Gold and silver investors got a rare bit of good news on the enforcement front last week.
A trader from JPMorgan Chase pled guilty to rigging the precious metals futures markets.
John Edmonds admitted to cheating the bank’s clients and plenty of other people naive enough to expect fair treatment on the COMEX and other exchanges.
While this is by no means the first time a banker has been caught cheating, some aspects of this case are certainly worth noting.
Below is some detail on the who, what, when, why, and how of Mr. Edmonds’ activities at JPMorgan.
As part of his plea, Edmonds admitted that from approximately 2009 through 2015, he conspired with other precious metals traders at the Bank to manipulate the markets for gold, silver, platinum and palladium futures contracts traded on the New York Mercantile Exchange Inc. (NYMEX) and Commodity Exchange Inc. (COMEX), which are commodities exchanges operated by CME Group Inc.
Edmonds and his fellow precious metals traders at the Bank routinely placed orders for precious metals futures contracts with the intent to cancel those orders before execution (the Spoof Orders), he admitted.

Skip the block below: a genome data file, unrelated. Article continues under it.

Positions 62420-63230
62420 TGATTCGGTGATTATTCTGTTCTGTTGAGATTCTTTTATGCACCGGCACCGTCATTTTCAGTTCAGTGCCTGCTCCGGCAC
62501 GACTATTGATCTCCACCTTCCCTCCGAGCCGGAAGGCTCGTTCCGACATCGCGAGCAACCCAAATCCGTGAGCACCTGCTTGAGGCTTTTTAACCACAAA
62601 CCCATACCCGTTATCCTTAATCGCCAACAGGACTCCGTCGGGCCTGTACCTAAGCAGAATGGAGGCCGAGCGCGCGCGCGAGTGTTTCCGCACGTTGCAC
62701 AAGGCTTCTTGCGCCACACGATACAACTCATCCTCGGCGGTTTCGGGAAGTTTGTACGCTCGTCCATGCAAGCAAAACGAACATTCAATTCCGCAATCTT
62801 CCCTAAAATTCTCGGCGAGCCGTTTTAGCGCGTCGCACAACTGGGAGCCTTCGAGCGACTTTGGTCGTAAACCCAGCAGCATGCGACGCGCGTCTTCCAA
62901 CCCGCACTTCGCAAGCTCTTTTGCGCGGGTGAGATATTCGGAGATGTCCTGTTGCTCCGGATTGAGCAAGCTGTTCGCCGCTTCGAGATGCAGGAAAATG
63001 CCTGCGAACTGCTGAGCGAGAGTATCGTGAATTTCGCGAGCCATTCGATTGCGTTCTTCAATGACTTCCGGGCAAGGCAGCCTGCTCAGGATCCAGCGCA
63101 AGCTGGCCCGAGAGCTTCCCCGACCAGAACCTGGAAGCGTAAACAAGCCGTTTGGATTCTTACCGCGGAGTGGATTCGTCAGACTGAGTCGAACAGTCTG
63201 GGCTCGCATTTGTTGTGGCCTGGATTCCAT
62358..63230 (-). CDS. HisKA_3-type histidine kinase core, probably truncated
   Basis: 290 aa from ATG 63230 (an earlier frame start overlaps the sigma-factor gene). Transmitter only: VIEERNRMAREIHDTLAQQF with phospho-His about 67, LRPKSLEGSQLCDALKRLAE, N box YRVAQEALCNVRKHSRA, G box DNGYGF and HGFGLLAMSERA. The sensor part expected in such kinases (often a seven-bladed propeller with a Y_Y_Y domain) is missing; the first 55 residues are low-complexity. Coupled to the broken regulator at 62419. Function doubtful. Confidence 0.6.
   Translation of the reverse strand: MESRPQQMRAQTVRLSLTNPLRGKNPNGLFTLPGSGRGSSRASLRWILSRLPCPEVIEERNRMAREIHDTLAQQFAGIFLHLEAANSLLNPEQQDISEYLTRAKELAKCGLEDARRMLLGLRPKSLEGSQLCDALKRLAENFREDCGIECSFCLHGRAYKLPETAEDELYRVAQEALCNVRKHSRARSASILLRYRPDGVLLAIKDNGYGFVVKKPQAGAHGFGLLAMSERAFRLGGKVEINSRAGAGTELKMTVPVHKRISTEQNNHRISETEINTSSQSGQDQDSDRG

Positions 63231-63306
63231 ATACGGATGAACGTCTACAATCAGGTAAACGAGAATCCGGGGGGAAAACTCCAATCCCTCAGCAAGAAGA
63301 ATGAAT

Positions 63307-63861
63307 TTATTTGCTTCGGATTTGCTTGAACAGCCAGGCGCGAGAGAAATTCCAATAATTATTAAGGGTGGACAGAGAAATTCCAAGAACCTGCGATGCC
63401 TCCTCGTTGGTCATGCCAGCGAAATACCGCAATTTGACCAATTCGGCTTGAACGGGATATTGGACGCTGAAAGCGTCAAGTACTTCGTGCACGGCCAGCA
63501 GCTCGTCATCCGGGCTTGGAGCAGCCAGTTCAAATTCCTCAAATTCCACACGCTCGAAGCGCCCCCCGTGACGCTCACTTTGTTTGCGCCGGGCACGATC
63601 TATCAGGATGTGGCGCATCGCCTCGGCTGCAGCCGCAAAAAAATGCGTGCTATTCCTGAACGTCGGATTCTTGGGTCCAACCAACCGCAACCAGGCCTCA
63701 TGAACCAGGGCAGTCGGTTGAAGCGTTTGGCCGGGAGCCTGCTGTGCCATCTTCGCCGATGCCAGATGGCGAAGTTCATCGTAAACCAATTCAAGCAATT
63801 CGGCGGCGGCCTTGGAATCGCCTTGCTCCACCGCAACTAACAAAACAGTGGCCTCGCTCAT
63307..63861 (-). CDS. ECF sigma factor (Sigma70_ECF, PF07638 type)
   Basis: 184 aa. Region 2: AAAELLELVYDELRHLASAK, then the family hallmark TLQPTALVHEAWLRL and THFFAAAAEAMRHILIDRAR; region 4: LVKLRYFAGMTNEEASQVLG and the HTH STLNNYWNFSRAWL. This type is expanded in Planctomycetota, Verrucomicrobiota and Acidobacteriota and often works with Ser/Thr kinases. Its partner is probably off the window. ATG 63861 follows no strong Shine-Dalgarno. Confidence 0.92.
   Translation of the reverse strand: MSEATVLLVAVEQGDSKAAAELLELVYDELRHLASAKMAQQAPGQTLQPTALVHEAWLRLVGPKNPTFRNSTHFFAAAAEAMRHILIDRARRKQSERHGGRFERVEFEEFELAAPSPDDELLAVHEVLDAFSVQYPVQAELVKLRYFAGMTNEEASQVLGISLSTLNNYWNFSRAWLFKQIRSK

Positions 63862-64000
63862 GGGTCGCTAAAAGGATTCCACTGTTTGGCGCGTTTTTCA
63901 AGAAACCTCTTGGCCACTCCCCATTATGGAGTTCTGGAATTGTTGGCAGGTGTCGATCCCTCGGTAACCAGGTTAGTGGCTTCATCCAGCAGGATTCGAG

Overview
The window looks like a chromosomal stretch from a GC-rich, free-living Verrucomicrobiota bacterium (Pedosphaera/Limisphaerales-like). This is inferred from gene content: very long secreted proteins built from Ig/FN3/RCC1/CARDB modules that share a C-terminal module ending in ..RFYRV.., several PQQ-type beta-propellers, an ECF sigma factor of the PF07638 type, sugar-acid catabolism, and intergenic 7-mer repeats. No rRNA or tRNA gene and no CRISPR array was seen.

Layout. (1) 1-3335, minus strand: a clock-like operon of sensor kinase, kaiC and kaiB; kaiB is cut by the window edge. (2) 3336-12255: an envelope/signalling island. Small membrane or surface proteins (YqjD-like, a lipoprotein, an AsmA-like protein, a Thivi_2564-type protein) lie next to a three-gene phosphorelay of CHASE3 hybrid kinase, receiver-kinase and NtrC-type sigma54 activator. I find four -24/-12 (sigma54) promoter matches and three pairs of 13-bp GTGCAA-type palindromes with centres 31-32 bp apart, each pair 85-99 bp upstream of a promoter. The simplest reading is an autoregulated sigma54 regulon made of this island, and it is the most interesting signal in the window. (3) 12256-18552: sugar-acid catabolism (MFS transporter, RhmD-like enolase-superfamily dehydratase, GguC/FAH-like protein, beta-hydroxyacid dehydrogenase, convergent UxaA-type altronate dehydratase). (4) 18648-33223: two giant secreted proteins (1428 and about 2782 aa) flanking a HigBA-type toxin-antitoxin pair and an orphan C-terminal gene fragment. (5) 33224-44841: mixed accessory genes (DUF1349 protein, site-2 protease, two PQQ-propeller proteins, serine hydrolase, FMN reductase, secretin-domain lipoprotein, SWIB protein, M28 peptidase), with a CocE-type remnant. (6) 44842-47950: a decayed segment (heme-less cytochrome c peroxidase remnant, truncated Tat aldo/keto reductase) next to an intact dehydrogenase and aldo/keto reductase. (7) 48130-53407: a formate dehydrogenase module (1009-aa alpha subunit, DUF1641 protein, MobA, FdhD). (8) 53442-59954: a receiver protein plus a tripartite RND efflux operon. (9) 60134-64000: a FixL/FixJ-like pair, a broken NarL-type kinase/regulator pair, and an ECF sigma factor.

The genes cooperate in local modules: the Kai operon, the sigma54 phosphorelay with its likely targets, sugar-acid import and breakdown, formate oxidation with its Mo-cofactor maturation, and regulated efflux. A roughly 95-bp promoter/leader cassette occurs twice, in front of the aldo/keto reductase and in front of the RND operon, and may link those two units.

This trading strategy was admittedly intended to inject materially false and misleading liquidity and price information into the precious metals futures contracts markets by placing the Spoof Orders in order to deceive other market participants about the existence of supply and demand. The Spoof Orders were designed to artificially move the price of precious metals futures contracts in a direction that was favorable to Edmonds and his co-conspirators at the Bank, to the detriment of other market participants.
In pleading guilty, Edmonds admitted that he learned this deceptive trading strategy from more senior traders at the Bank, and he personally deployed this strategy hundreds of times with the knowledge and consent of his immediate supervisors.
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